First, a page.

This is the problem with this assertion. Although it is true that the gospel era is a time of peace for Christians, the peace is in their hearts. The world around us continues to deteriorate into chaos, war and utter insanity. This is not a time of unprecedented blessedness for all nations. Furthermore, there are may prophecies that have not yet come to pass in this presumed wonderful age of unprecedented blessedness. Consider this one in Zechariah 10:6; “And I will strengthen the house of Judah, and will save the house of Joseph, and I will bring them again to place them; for I have mercy upon them: and they shall be as though I had not cast them off: for I am the LORD their God, and will hear them.” This would seem to speak of a time when the Jews will be gathered together again and God will bless them as his people. This has not happened. They have been restored to the land of Israel, but it is not yet as though God had never cast them off. What do we do with this prophecy, which has not been fulfilled and which is not expected by the Holdemans to have any literal fulfillment? One answer might be that they now see themselves as spiritual Israel and this time of God drawing them to his bosom means the Holdeman people, in the gospel era.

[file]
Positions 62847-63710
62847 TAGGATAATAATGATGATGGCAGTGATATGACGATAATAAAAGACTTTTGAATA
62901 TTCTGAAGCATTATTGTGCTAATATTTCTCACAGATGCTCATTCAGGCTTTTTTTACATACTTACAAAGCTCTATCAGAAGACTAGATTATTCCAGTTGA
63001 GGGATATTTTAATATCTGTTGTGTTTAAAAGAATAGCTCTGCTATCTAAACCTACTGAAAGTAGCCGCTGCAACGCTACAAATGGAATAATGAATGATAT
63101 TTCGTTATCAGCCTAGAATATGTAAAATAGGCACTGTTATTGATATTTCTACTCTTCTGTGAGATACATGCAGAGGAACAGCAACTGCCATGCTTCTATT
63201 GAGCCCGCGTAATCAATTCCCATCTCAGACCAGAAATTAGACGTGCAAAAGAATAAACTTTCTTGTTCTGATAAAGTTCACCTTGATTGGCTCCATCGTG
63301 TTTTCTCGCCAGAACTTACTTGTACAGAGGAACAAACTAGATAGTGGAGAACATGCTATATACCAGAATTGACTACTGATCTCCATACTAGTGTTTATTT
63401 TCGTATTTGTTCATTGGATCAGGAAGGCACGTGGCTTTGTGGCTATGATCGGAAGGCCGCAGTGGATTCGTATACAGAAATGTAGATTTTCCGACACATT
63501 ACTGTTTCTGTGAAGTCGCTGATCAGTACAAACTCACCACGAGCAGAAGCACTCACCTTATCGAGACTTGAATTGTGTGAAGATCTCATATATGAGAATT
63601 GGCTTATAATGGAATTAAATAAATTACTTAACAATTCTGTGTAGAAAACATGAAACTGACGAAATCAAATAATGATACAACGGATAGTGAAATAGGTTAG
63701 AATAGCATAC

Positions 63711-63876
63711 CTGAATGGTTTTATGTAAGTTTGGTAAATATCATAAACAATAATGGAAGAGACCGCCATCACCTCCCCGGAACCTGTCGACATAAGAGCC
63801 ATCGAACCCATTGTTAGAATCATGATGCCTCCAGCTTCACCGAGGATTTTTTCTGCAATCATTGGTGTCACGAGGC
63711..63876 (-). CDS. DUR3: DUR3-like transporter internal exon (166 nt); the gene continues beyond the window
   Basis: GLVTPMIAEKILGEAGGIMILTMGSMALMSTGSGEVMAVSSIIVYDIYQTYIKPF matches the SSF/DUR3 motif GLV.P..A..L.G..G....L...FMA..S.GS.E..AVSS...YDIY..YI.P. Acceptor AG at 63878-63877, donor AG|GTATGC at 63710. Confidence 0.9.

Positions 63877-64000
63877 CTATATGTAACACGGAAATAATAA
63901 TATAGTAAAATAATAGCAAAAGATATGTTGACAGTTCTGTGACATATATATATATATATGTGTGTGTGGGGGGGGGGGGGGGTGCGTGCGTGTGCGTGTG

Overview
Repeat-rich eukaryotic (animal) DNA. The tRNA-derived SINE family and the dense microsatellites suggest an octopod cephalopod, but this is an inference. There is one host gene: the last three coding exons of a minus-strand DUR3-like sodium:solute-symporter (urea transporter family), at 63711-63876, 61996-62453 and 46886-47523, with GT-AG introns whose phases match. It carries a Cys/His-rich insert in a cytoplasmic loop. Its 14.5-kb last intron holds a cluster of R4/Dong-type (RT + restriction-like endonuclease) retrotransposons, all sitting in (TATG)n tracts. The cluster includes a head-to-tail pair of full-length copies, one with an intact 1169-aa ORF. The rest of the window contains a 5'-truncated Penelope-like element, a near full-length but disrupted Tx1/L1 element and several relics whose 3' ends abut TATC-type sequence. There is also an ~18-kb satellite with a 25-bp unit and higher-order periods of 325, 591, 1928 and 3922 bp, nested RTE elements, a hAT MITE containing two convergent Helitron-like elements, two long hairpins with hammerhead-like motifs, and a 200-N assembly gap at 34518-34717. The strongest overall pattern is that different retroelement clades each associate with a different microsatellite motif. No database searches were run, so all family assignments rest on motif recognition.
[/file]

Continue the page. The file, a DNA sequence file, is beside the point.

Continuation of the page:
There is another one in the 14th chapter of Zechariah; The prophet is speaking of a time when all nations will come up to Jerusalem to keep the Feast of the Tabernacle. How can we say this is the millennial age when prophecies such as this have not taken place? It would be tempting to discard this prophecy, as it is hard to imagine the manner in which it will be fulfilled, but we simply cannot do that which is easy and fits our agenda. I say this to point out that claiming that the gospel era represents the thousand years leaves us with a number of unanswered questions, of which I have only presented two.
I know that this is a lot to digest. I will continue in another post, and in the comments after this one.